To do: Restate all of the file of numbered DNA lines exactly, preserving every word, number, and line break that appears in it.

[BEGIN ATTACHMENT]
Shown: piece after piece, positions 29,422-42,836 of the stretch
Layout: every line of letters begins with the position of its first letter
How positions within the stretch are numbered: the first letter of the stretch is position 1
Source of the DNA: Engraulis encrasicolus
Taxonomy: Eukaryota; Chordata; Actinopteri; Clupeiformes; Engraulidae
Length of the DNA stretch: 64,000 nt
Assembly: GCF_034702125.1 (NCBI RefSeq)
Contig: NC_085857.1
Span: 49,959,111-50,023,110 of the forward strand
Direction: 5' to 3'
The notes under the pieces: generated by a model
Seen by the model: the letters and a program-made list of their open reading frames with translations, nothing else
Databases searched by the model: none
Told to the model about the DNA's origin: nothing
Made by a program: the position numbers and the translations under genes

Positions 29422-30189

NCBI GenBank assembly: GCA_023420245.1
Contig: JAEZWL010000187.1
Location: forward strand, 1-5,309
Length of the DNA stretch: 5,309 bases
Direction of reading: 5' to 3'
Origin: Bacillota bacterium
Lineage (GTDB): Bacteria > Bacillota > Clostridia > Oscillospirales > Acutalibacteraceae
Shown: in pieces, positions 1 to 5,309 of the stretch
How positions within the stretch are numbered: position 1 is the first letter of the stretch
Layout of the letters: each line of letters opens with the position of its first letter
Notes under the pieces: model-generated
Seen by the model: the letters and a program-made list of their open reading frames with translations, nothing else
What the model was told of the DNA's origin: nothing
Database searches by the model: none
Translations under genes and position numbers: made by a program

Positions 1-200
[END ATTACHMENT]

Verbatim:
Shown: piece after piece, positions 29,422-42,836 of the stretch
Layout: every line of letters begins with the position of its first letter
How positions within the stretch are numbered: the first letter of the stretch is position 1
Source of the DNA: Engraulis encrasicolus
Taxonomy: Eukaryota; Chordata; Actinopteri; Clupeiformes; Engraulidae
Length of the DNA stretch: 64,000 nt
Assembly: GCF_034702125.1 (NCBI RefSeq)
Contig: NC_085857.1
Span: 49,959,111-50,023,110 of the forward strand
Direction: 5' to 3'
The notes under the pieces: generated by a model
Seen by the model: the letters and a program-made list of their open reading frames with translations, nothing else
Databases searched by the model: none
Told to the model about the DNA's origin: nothing
Made by a program: the position numbers and the translations under genes

Positions 29422-30189

NCBI GenBank assembly: GCA_023420245.1
Contig: JAEZWL010000187.1
Location: forward strand, 1-5,309
Length of the DNA stretch: 5,309 bases
Direction of reading: 5' to 3'
Origin: Bacillota bacterium
Lineage (GTDB): Bacteria > Bacillota > Clostridia > Oscillospirales > Acutalibacteraceae
Shown: in pieces, positions 1 to 5,309 of the stretch
How positions within the stretch are numbered: position 1 is the first letter of the stretch
Layout of the letters: each line of letters opens with the position of its first letter
Notes under the pieces: model-generated
Seen by the model: the letters and a program-made list of their open reading frames with translations, nothing else
What the model was told of the DNA's origin: nothing
Database searches by the model: none
Translations under genes and position numbers: made by a program

Positions 1-200